Activity at the volcano has been at a low level for the last 24 hours.
Some views of the crater were possible, from Whites and from the helicopter today. There has been continued upward growth of the dome, with two active rockfall chutes being eroded at the north and south sides of the scar left by the 20 January dome collapse. The new extrusion at the top of the January 20 dome is pushing against an older part of the dome, causing some uplift. No major changes were seen at the Galway's Wall.
The main seismic activity today has been rockfall signals, with 28 recorded. There were only four small earthquakes.
COSPEC measurements were made today. The runs yesterday gave an average flux of 106 tonnes per day, and today's measurement was 174 tonnes per day. These values are low, and similar to all the measurements made since the COSPEC measurements were started again last week.
The results of the dome survey carried out on Saturday show that the dome grew by about 3 million cubic metres since 17 January, and the total volume is now about 44 million cubic metres. The growth rate averaged over the whole period was about 4 cubic metres per second, although observations suggest that most of the growth occurred in the period 21 to 27 February, when the rate was probably about 6 cubic metres per second.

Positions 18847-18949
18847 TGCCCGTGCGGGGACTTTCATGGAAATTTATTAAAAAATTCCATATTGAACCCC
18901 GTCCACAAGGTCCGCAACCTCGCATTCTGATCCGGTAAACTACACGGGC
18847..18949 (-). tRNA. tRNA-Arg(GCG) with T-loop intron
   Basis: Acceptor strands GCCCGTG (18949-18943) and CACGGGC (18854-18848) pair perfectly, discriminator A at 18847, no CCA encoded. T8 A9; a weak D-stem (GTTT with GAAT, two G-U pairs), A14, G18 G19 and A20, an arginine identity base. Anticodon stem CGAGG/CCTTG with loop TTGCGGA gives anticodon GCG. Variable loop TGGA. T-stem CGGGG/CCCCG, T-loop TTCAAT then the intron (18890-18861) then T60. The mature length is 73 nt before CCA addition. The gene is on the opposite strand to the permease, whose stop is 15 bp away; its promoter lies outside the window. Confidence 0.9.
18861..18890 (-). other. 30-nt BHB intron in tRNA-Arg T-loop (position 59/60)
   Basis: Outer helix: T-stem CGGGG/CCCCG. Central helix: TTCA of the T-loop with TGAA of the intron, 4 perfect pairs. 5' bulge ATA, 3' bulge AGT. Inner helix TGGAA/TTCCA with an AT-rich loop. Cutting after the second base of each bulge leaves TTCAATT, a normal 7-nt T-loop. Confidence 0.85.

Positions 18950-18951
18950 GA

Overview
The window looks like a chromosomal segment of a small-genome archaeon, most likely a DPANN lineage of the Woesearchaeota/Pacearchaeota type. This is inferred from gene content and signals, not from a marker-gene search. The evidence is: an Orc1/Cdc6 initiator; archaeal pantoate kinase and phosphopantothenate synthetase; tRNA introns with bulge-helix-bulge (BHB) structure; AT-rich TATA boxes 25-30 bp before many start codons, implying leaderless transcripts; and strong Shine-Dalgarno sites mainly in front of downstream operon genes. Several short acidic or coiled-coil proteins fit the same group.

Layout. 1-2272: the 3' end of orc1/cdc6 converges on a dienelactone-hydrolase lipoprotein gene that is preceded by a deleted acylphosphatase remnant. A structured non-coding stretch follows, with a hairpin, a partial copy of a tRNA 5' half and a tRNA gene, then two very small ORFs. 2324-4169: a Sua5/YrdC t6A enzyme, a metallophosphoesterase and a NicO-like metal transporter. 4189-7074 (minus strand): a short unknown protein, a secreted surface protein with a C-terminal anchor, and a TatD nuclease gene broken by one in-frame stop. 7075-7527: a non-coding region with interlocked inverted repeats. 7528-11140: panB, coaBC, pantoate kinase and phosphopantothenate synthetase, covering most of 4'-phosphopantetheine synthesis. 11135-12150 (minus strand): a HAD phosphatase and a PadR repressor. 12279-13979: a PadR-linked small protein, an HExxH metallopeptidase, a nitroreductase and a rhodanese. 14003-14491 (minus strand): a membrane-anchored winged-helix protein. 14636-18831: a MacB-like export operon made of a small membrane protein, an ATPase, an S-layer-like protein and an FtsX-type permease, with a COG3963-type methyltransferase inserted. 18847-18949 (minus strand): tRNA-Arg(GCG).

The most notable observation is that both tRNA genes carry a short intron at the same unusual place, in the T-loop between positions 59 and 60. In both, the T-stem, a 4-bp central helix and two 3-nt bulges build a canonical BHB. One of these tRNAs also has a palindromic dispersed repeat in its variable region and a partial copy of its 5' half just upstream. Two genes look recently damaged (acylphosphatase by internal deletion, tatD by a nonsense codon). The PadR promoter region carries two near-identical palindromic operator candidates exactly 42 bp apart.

The volcano remains active and potentially dangerous. The dome is currently larger than ever before, and shows signs of becoming more active. The situation could worsen over a period of a few hours, and so it is dangerous to spend the night in the evacuated areas. People entering Zone C are reminded to remain alert at all times, and spend the minimum possible time in the evacuated zone. Residents should be reminded that at this current level of alert persons should not be permanently residing in Zones A, B or C. The ash levels in Plymouth can be hazardous, and so it is essential to wear a mask when there is ash in the air. The Tar River Valley and the upper Galway's area are very dangerous and should not be entered at any time.